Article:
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By and large, these efforts have involved participants who know one another, but Kortuem’s hypothetical communities could be made up of strangers. “I want to make it possible for people who don’t already know each other to interact productively,” he says. “The biggest effect of mobile wireless computing devices will become visible only after large numbers of people start using the technology to engage each other.”

While other early pioneers of wearable computing, such as Thad Starner, director of the Contextual Computing Group at Georgia Institute of Technology, and Steve Mann (see Cyborg Seeks Community, TR, May/June 1999), focus on developing systems to create communities, Kortuem attempts to show how communities of computer-wearing users might cooperate if these systems enabled them to find their own connections.

Kortuem, who came to the University of Oregon from Germany in 1993 on a Fulbright grant, witnessed an early example of this sort of spontaneous interaction while studying for his master’s degree in computer science. During the summer, he took an internship at Apple, where he worked on software for the Newton PDA, an early handheld with an infrared communications link. He became fascinated by the way Newton users beamed business cards from one unit to another. Familiar with the emerging power of desktop-bound Internet communications, he realized that networks of wearable computer users would hold the potential for an entirely different medium. As much as the PC was changing the world, its impact would be severely limited by its stationary character. Portable devices would be networked wirelessly within a decade, and the killer apps would be social.

The University of Oregon was the right place to pursue such ideas. The same year Kortuem arrived, Zary Segall, formerly of Carnegie Mellon University, one of the birthplaces of wearable computer design, cofounded the Wearable Computing Lab with University of Oregon Computer Science Professor Steve Fickas.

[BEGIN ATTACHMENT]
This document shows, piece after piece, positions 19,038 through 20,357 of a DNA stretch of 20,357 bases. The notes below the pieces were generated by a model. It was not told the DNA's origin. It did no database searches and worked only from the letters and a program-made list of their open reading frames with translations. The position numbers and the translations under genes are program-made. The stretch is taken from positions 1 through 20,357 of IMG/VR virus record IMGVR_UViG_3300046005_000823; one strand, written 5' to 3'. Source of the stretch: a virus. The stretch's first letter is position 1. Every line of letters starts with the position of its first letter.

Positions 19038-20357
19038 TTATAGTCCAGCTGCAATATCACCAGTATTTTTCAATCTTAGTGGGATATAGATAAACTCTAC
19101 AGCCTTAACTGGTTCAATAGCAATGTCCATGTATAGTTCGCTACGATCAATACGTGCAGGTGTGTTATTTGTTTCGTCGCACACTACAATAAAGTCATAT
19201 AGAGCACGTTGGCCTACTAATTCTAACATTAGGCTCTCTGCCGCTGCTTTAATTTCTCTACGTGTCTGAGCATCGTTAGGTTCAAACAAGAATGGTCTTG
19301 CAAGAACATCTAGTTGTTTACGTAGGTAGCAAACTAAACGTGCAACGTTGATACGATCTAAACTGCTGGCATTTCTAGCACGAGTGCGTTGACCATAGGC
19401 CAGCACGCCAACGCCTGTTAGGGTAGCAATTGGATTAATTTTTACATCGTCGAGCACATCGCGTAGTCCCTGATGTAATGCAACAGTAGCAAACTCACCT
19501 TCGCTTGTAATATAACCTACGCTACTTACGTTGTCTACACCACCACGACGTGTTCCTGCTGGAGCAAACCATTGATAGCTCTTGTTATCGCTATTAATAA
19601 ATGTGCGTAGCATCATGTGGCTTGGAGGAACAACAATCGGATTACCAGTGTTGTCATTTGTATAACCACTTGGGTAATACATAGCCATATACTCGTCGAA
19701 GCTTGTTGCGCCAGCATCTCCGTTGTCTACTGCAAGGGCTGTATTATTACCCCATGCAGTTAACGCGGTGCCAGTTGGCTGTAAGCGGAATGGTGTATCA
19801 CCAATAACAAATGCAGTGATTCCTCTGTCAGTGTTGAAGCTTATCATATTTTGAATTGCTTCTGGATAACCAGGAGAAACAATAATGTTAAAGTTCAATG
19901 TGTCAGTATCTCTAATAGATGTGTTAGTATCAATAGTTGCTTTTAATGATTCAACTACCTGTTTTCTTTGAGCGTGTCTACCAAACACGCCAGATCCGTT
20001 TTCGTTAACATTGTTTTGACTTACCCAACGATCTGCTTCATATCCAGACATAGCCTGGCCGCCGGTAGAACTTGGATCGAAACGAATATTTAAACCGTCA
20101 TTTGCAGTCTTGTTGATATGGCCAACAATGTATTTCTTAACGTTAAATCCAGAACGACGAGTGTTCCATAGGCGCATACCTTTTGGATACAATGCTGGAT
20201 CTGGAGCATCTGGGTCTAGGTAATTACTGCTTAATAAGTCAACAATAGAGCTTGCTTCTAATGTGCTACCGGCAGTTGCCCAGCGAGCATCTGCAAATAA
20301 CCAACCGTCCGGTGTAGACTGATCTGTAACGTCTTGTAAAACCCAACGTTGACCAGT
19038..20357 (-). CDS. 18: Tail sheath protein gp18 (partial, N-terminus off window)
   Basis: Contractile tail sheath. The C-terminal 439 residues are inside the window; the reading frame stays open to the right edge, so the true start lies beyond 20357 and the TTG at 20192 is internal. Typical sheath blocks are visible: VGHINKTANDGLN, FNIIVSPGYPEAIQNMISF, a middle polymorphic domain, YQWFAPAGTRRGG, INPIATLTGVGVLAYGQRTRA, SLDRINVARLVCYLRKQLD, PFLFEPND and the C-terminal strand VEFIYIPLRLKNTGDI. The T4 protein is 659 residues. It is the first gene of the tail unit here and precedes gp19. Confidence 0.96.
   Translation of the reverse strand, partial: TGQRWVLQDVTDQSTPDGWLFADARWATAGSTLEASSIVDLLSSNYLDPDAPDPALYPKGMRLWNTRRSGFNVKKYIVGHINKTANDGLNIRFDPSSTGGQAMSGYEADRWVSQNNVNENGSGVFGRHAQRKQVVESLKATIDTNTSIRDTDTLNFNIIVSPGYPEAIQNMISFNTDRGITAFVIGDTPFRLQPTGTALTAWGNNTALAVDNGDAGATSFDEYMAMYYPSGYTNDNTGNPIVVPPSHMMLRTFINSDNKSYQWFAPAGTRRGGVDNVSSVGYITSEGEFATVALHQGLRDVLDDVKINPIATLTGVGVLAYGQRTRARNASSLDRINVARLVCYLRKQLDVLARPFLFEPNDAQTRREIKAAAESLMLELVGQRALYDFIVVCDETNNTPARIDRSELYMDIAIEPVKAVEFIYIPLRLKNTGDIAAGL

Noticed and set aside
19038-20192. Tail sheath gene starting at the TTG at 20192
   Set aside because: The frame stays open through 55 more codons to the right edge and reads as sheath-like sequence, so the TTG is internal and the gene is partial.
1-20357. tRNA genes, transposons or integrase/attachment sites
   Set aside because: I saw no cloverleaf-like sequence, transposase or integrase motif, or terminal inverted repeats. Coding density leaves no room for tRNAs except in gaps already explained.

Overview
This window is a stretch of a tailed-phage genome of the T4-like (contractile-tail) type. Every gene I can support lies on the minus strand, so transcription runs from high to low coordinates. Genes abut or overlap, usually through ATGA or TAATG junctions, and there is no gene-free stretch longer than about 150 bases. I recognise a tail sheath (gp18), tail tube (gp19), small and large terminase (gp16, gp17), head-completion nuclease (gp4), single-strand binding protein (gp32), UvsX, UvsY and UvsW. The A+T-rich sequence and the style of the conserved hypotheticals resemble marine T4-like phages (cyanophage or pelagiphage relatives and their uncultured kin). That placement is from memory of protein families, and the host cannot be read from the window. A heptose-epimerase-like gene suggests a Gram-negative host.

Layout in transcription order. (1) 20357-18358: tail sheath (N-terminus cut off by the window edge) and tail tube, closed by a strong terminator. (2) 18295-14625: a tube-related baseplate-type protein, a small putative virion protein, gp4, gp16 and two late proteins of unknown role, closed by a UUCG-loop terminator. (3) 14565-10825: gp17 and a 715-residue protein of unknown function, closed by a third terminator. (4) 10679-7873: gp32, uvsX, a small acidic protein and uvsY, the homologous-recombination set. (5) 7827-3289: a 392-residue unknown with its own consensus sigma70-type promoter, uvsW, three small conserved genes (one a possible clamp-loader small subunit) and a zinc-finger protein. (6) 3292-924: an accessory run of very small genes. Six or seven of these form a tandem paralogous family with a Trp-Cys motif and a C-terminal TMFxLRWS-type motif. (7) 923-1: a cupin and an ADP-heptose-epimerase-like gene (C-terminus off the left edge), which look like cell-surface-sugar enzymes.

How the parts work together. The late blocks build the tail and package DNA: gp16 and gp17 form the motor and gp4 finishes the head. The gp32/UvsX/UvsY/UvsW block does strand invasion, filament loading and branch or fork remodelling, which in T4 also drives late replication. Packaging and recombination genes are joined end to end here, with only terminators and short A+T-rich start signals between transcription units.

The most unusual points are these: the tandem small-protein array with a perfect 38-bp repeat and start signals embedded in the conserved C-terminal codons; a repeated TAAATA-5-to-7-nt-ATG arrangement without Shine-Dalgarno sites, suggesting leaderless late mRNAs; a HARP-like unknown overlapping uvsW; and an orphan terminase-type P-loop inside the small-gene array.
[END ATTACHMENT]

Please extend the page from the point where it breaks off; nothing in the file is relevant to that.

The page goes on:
Kortuem and Jay Schneider, another graduate student, began assembling hardware/software packages capable of automatic wireless interactions. In 1999 the team completed its first ad hoc community application called Walid, a program that negotiates chore sharing among parties with complementary tasks on their to-do lists. The software agents representing each party might determine, for instance, that one person could pick up some blank CDs at the store if the other would return a book to the library. The playlist-sharing application, known as Pirat, came next, followed by mBazaar, which mediates swaps of CDs, books, bikes, furniture, and electronics.

It soon became apparent that ad hoc community applications relied on a common set of functions, having to do mostly with detecting nearby parties, querying and comparing information, and keeping track of contacts. Kortuem realized that putting these functions in a common code library would speed up development. Completed in mid-2001, the Proem peer-to-peer platform consists of 135 Java commands optimized for spontaneous social organization. “You can have a message that’s sitting in your buffer delivered whenever you meet someone,” Kortuem explains. “You can say, ‘This message is only for people nearby,’ or you can send it to nearby devices and have them route the message further.”

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